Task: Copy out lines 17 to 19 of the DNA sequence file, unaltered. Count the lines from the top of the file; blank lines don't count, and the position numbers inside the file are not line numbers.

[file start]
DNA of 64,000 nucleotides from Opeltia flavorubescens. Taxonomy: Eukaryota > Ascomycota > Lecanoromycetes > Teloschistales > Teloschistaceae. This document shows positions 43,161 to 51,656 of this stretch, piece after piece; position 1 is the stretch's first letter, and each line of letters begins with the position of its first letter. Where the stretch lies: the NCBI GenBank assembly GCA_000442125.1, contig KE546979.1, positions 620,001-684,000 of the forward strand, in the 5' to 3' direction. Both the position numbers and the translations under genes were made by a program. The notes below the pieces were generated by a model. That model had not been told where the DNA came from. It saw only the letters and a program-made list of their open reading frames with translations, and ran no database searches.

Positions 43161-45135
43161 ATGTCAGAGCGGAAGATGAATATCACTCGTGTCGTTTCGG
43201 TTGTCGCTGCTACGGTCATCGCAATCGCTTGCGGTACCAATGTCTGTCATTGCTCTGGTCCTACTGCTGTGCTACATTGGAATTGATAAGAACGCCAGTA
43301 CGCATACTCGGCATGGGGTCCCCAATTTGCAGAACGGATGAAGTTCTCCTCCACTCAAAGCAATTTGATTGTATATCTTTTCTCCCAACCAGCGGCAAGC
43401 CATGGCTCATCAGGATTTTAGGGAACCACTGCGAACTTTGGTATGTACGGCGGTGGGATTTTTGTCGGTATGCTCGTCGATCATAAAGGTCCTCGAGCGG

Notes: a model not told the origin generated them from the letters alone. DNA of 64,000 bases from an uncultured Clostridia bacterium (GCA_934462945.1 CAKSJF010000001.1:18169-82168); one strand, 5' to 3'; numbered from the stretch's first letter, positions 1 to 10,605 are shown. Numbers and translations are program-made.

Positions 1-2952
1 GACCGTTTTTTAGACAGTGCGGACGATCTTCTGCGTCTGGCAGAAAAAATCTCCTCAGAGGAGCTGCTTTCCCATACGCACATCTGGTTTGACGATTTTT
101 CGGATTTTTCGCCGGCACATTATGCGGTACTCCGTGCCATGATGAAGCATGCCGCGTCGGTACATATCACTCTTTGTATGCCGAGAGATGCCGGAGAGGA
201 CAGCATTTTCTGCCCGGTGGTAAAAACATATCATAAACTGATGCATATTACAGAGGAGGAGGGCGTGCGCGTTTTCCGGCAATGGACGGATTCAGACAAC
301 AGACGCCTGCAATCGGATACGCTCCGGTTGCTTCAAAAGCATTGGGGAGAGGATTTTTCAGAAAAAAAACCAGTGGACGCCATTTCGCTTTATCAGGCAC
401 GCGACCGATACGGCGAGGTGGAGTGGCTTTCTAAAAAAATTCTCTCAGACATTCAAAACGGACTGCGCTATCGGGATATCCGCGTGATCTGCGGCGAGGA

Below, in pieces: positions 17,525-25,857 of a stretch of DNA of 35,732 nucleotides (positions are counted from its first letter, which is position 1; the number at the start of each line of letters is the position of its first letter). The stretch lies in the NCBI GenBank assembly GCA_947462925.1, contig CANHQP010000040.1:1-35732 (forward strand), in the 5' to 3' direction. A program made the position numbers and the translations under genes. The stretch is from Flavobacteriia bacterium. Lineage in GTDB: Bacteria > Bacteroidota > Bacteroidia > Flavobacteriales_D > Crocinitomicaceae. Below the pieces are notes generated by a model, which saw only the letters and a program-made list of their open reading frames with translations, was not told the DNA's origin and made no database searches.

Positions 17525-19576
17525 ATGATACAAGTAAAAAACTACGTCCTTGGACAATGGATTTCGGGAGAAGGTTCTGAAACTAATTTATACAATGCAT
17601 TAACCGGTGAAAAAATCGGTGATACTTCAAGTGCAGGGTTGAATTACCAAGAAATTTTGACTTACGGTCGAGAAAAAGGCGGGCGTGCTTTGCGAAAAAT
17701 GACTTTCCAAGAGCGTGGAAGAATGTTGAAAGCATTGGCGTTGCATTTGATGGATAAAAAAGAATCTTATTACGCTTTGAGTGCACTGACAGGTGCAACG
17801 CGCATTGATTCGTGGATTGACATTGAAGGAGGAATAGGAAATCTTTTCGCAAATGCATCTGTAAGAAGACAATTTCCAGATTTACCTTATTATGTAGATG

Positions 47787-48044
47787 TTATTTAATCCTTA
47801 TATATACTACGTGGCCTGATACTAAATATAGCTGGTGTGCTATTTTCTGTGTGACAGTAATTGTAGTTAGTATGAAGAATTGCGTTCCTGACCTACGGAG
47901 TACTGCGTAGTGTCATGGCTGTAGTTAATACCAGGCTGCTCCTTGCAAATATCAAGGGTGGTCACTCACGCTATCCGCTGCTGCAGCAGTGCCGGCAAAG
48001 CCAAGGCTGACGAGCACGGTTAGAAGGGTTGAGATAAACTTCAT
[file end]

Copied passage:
17601 TAACCGGTGAAAAAATCGGTGATACTTCAAGTGCAGGGTTGAATTACCAAGAAATTTTGACTTACGGTCGAGAAAAAGGCGGGCGTGCTTTGCGAAAAAT
17701 GACTTTCCAAGAGCGTGGAAGAATGTTGAAAGCATTGGCGTTGCATTTGATGGATAAAAAAGAATCTTATTACGCTTTGAGTGCACTGACAGGTGCAACG
17801 CGCATTGATTCGTGGATTGACATTGAAGGAGGAATAGGAAATCTTTTCGCAAATGCATCTGTAAGAAGACAATTTCCAGATTTACCTTATTATGTAGATG